Kevin DeYoung links to an article by Ray Pennings about how four different Reformed camps think about the ancient question of Christian engagement in culture. It’s short but interesting. I’m a little surprised by the names that Pennings gives to the camps, but it looks like he explains them in a print-edition only article of December 2008 issue of Comment magazine.
Matt Harmon summarizes the views of the camps that Pennings delineates:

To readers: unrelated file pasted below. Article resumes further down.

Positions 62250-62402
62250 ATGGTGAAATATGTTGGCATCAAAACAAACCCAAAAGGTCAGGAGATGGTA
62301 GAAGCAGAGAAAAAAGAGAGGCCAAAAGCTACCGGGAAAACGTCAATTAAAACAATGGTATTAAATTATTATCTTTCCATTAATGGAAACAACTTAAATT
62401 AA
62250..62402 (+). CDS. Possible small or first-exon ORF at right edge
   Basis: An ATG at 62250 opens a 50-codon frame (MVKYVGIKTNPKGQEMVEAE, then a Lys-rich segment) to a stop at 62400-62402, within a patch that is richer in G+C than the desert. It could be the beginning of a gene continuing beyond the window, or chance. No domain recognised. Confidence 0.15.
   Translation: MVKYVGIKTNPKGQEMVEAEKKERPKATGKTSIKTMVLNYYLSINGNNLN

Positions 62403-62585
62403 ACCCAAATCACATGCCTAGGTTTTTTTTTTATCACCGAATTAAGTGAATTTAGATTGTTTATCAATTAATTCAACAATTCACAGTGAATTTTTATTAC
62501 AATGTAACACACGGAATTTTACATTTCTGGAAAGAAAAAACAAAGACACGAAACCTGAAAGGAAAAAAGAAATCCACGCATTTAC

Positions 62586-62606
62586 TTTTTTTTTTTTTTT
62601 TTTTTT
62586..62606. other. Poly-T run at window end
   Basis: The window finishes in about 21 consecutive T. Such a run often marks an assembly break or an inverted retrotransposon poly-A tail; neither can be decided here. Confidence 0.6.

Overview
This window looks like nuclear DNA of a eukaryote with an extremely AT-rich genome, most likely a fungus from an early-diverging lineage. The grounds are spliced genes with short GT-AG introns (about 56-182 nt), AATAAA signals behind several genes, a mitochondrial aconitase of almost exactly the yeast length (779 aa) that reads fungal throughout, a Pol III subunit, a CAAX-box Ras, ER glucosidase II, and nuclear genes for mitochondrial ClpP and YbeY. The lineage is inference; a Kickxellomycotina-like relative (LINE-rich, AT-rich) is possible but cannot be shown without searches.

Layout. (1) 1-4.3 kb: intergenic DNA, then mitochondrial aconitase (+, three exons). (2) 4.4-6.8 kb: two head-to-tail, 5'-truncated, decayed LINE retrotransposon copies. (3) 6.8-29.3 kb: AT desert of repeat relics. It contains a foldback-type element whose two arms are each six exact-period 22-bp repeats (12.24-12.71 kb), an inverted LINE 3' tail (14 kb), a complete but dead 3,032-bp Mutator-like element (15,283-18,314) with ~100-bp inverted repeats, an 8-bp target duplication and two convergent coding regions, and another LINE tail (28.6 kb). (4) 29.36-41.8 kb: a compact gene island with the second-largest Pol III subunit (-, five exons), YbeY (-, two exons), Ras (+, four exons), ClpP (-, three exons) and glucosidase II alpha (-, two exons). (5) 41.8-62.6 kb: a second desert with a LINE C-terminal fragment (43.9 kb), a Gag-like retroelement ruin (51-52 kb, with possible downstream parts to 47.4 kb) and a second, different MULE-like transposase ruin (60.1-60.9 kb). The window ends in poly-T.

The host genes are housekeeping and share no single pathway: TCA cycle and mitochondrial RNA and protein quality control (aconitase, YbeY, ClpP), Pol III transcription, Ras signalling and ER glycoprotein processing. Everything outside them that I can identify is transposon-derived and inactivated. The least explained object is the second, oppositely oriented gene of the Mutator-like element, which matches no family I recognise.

(1) neo-calvinism, which focuses on the comprehensive claims of the gospel; (2) two kingdom approach, which stresses the distinctiveness of the church from the culture; (3) neo-puritans, who emphasize the sovereignty of God and the role of the individual in seeking the good of the city; (4) old-calvinism, which contends that cultural engagement inevitably leads to worldliness.
Check out the whole article if this is a topic that interests you.